http://www.incadat.com/ ref.: HC/E/UKe 420 [25/04/2001; Court of Appeal (England); Appellate Court] Re B. (Children)(Abduction: New Evidence)  2 FCR 531
Reproduced with the express permission of the Royal Courts of Justice.
COURT OF APPEAL (CIVIL DIVISION)
Royal Court of Justice
25 April 2001
Dame Elizabeth Butler-Sloss P, Thorpe, Waller LJJ
In the Matter of B.
1. I want to make two preliminary points: one that it is essential in this case that there should be no identification of the names of the children, and consequently the names of the parents, or any other form of identification of the three children who are concerned with the Hague Convention application (see the Convention on the Civil Aspects of International Child Abduction as set out in Sch 1 to the Child Abduction and Custody Act 1985). Second, counsel in their interesting and helpful submissions on an exceptionally difficult case have put forward arguments which deserve far greater consideration by this court than we are going to give them, for the simple reason that the mother came to this country in March of last year; the application by the father was made promptly in May of last year; the hearing was in September with judgment in October; the Court of Appeal heard it the first time round in December; the issue of implementation which has arisen before us today is at the tail end of April 2001. These children have now been in this country for over 12 months, and it is crucial that there should be an immediate decision as to what happens to them and that it should not be left for us to write judgments that would be respectful of counsel's arguments but not deal with the essential nature of these proceedings, which ought to be swift and efficient and which, for a variety of reasons, have dragged on. Therefore, we are going to give extempore judgments on this part of this case.
2. The mother has four children, three by her first husband ('the father'). They are 14 nearly 15, 13 and 10 nearly 11. The fourth child, who is six, is the child of the second husband. He is not strictly anything to do with the present application, but he is there and cannot entirely be ignored.
3. The father made his application under the Hague Convention in May 2000, the mother having come to this country in March without telling him. She was clearly in breach of the Hague Convention and the children would obviously have to be returned, subject only to her ability to persuade the court that art 13, in this case art 13(b), and to some extent the wishes of the eldest child should be considered as sufficient barriers to prevent art 12 taking effect.
4. Singer J in his judgment on 27 October 2000 took the view, having read a great many papers and having taken very careful consideration of this difficult case-having looked at a medical report from a consultant psychiatrist stating the health of the mother; having had a report from the court welfare officer in respect of the views of the children as to their return to the country of their birth-that the father had rights of custody in respect of all three children and that the Convention had been breached. He then came to the conclusion that art 13(b) was made out.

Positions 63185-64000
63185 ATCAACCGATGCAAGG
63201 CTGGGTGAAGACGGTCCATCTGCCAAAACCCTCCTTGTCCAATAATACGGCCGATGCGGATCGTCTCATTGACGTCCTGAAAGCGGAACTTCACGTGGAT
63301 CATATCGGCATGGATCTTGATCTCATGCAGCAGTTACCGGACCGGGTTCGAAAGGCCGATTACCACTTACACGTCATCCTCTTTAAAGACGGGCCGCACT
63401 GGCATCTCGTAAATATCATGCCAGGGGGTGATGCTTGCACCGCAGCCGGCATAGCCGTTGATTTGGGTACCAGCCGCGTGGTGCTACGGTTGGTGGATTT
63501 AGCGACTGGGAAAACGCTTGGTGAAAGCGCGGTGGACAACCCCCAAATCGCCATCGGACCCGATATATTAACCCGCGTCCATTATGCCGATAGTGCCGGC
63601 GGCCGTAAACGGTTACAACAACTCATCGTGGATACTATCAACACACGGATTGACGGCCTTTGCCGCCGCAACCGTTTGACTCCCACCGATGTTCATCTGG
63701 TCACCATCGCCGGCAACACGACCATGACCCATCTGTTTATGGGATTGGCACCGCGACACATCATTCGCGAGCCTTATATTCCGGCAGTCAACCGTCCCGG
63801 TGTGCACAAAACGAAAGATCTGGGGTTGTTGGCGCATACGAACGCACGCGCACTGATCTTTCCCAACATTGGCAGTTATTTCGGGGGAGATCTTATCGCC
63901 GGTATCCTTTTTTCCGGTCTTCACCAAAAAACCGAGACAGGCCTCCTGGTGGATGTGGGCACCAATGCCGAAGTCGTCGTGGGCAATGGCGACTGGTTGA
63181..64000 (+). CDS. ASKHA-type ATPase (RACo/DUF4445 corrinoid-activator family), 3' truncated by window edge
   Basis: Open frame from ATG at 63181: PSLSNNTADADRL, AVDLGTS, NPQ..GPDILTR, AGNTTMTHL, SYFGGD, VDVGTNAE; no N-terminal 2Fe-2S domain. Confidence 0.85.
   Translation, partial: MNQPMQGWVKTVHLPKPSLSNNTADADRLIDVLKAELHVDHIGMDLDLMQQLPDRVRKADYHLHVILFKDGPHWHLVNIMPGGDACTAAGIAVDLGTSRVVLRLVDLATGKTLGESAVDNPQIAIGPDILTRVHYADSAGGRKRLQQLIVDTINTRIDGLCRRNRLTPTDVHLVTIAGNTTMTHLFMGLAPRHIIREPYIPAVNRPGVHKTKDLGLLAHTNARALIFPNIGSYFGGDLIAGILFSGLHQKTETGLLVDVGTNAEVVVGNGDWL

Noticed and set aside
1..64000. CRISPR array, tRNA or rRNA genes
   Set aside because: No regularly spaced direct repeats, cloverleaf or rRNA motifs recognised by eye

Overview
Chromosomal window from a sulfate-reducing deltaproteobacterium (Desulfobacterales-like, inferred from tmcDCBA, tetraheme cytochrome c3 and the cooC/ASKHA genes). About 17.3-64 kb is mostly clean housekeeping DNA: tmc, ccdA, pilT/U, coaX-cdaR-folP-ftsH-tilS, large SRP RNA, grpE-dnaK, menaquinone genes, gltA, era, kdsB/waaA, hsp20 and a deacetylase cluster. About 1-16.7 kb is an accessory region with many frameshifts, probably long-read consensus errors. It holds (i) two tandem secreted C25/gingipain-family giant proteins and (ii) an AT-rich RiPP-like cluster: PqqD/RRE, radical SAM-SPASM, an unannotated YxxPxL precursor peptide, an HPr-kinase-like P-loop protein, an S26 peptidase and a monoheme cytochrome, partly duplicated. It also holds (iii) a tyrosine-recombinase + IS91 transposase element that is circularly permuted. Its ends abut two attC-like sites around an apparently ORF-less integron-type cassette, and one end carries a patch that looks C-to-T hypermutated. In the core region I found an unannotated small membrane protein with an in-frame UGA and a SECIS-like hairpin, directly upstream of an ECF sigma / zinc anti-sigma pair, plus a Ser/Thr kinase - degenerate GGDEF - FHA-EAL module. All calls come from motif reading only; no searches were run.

5. On 19 December last year the Court of Appeal, by a majority of 2-1, came to the conclusion that the judge was wrong and that the stringent test required under art 13(b) had not been met on the facts of the case (see  2 FCR 497). The order was that the three children should return to New Zealand.
6. Today another constitution of the Court of Appeal has been asked by Mr Norris QC, on behalf of the mother, to revisit the order of the Court of Appeal of 19 December with a view to saying either that it should be set aside because of new evidence or, alternatively, that its enforcement was impracticable in view of the change of circumstances which he presented on behalf of the mother.
7. The background to this case has been clearly set out in the three judgments of the Court of Appeal of 19 December. It is not therefore necessary for me to go into any detail about the facts save as to those facts which really impinge upon the current issue that we have to deal with today. But an important background matter is that the mother having separated from the father in 1990, when the youngest of the three children was only six weeks old, shortly thereafter set up home with and then married her second husband, the father of the fourth child. That marriage was disastrous. He was guilty of serious domestic violence towards her and towards the children. They were the unhappy witnesses of that domestic violence and the increasing unhappiness of the mother as a result of the behaviour of the second husband.
8. The mother came to this country for a variety of reasons which are set out in the three judgments of the previous Court of Appeal. There were undoubtedly financial implications to her leaving New Zealand and, she has said, her very real fear of the way in which her second husband behaved towards her. Those facts are comprehensively set out in the Court of Appeal judgments. The mother had produced to the trial judge, who accepted it, and to the Court of Appeal, the majority of whom did not accept it, the seriousness of her mental state as a result principally of her fear of return to New Zealand because of the behaviour of the second husband. There was no suggestion by her that she actually could not return, although she feared the effect upon her mental stability and, consequently, upon her ability to care for the children as a result of her requirement to return and care for them in New Zealand. Undoubtedly, from the first of the psychiatric reports, it is clear that she was suffering from a mild to moderate depression. The consultant psychiatrist said that that would undoubtedly be exacerbated and worsened by the actual return to New Zealand.